10 Recycled Building Materials Of The Future

With the construction industry moving towards a zero-carbon future, recycled building materials are becoming more and more popular.

Researchers and scientists constantly develop new materials and building methods using recycled and green material.

In the architectural field, we say that a house has a lifespan of 50 years. After that, the house requires renovation and maintenance. When buying a home, the new owner often has some alterations in mind. For example, a new owner would knock down walls, install new windows and build new rooms.

But what happens to all the building rubble? And how can you up-cycle it and reuse it in your next build?

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What Is Recycled Building Material?

Any material that comes from a building site for reuse can be considered recycled building material.

Builders and contractors can recycle various materials on a construction site. For example, builders can crush bricks down into aggregate for concrete, make use of reclaimed timber, and even reuse plastics or rubber.

The best thing about recycled materials is that you can get very creative when using them, and any architect worth their salt will embrace the opportunity to flex their creative muscle.


10 Examples of Recycled Building Material

Below are ten examples of recycled building material used in construction today.

1. Clay Bricks

A wall built with reclaimed bricks - an example of a recycled building material.
A wall built with reclaimed bricks.
Source: recycledbrickcentre

Clay bricks have been around since 7000 BCE, so they’re not a new building material.

They have a lifespan of 500 years. This long lifespan means that you could technically reuse them for multiple building projects.

In addition to builders being able to reuse these bricks for projects such as new walls, they can also crush them down into chips and use them as aggregate in concrete or gravel replacement.

But it doesn’t just stop there. They can also refine them into dust and use them as fill-sand, or make them into new bricks.

2. Plant-Based Polyurethane Foam Boards

Plant-based polyurethane foam boards - a recycled building material.
Plant-based polyurethane foam boards.
Source: generalplastics

Polyurethane is a type of plastic that you can use as an insulator in your home. What’s more, manufacturers can make plant-based plastic better for the environment by using oils from plants. For example, oil from bamboo, hemp, and kelp effectively create a sustainable insulation board.

Benefits of plant-based polyurethane boards include good heat transfer resistance and quality sound insulation. Additionally, plant-based polyurethane is mould and insect resistant.

To find out more about insulation and why it’s essential for your home, you can read our article on home insulation.

3. Hempcrete

A home constructed out of hempcrete blocks - a recycled building material.
A home constructed out of hempcrete blocks.
Source: Westword

Hempcrete is a sustainable alternative to concrete. The material consists of natural hemp fibres and is bound with lime to create a concrete-like material.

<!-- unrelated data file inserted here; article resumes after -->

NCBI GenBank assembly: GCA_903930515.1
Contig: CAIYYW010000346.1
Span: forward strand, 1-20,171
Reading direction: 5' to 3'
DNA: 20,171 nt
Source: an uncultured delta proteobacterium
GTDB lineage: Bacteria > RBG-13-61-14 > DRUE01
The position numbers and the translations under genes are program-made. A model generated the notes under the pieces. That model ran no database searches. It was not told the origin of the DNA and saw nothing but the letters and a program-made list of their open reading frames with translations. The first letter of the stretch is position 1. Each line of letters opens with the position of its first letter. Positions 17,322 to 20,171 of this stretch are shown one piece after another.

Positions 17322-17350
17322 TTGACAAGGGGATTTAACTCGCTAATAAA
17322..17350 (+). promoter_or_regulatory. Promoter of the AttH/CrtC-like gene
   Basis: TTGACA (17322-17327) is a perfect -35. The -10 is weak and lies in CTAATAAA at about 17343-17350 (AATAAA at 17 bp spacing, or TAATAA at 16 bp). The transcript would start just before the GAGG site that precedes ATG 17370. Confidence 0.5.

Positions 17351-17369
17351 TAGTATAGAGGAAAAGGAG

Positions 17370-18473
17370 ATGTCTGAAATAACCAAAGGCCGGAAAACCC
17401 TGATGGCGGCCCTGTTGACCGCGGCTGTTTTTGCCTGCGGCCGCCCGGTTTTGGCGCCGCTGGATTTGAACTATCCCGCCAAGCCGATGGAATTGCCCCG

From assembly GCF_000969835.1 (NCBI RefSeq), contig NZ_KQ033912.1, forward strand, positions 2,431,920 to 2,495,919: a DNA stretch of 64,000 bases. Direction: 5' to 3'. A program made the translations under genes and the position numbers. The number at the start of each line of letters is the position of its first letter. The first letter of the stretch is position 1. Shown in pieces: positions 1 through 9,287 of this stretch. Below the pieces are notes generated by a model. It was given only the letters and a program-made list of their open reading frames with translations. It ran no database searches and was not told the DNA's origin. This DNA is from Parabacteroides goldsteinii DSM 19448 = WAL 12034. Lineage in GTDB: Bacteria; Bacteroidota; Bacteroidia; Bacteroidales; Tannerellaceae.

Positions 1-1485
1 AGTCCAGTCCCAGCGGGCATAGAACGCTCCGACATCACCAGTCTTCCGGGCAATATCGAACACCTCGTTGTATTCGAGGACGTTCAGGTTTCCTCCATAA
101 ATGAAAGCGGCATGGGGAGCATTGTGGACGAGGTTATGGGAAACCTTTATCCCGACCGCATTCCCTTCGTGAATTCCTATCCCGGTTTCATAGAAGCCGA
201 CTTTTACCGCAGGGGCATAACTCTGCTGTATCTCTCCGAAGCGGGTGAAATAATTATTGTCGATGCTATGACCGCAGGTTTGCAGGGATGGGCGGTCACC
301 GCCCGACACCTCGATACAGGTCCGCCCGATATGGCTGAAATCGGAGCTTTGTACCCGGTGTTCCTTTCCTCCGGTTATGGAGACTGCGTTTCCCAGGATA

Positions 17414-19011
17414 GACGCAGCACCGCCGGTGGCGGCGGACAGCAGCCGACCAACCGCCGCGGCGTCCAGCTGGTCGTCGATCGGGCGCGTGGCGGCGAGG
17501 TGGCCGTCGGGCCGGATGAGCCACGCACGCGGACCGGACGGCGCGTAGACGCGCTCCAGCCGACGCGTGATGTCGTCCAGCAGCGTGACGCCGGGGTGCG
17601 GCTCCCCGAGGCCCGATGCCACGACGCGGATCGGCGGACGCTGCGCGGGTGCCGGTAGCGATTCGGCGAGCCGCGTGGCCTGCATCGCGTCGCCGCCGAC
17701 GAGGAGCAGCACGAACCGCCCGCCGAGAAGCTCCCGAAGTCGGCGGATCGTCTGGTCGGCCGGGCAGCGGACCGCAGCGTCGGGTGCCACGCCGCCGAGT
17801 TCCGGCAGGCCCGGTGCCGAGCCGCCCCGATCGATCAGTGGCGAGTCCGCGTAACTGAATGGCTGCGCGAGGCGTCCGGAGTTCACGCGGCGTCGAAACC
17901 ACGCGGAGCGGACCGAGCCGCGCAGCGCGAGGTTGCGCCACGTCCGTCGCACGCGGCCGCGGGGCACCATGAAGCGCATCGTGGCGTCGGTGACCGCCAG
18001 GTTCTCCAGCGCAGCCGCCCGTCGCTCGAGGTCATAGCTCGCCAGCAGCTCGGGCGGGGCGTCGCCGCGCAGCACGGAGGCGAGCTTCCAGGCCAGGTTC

While cement production contributes to 8% of global CO2 emission, hempcrete is carbon negative. Carbon negative means that hempcrete removes carbon dioxide from the atmosphere rather than emitting it.

Not only is it sustainable, but it’s also self-insulating to the point that it meets most regulations without additional insulation.

The only downfall – it isn’t a load-bearing material. As a result, hempcrete won’t be able to support your home’s roof structure without a frame made from steel or timber.

4. Ecobricks

A raised vegetable garden made out of ecobricks - a recycled building material.
A raised vegetable garden made out of ecobricks.
Source: ecobricks.org

Ecobricks is a global initiative that directly tackles plastic waste pollution. An Ecobrick is a plastic bottle that you fill with small plastic waste which creates a firm and solid plastic brick. You can then use these ‘plastic bricks’ to build structures like vegetable gardens are even walls.

Plastic can take up to 450 years to decompose, almost as long as a clay brick can last. As a result, Ecobricks are an affordable substitute for regular bricks.

5. Bamboo

The Ulaman Eco-Retreat Resort 
The Ulaman Eco-Retreat Resort 
Source: yankodesign

The use of bamboo in construction is nothing new. However, with recent studies revealing undiscovered properties, bamboo has become one of the most sustainable building materials.

Whilst it’s not technically timber and a type of grass, bamboo has impressive strength and flexibility. It’s three times stronger than timber beams and more robust than concrete when it comes to compression. In terms of its tensile strength (the ability to resist tension), bamboo is stronger than steel.

Bamboo is recyclable after its initial use. For example, manufacturers can strip down the bamboo used in construction to its fibres.

Common bamboo products include bamboo cutlery, bamboo sheets and bamboo flooring which consists of bamboo fibres.

6. Rubber Tyres

This image shows a retaining wall made from tyres - a recycled building material
This image shows a retaining wall made from tyres.
Source: lostecnicos

Tyres make for fantastic recycled building materials. They consist of natural and synthetic rubber. Rubber is a broad term that describes a variety of compounds – each compound has its unique properties.

Tyres that aren’t roadworthy are disposed of and often end up in waste yards. This is not ideal as there are many innovative ways to include tyres in your home.

Here are some examples:

  • You can compact the typres with earth to create a retaining wall.
  • You can shred them into small pieces and use them as paving.
  • Tyres are great for creating DIY vegetable gardens.
  • Tyre swings anyone?

7. Rammed Earth

A home constructed out of concrete and rammed earth.
A home constructed out of concrete and rammed earth.
Source: Archdaily

Rammed earth is a construction method that is taking the world by storm. It has significant advantages when used in your home, allowing for better thermal comfort and insulation.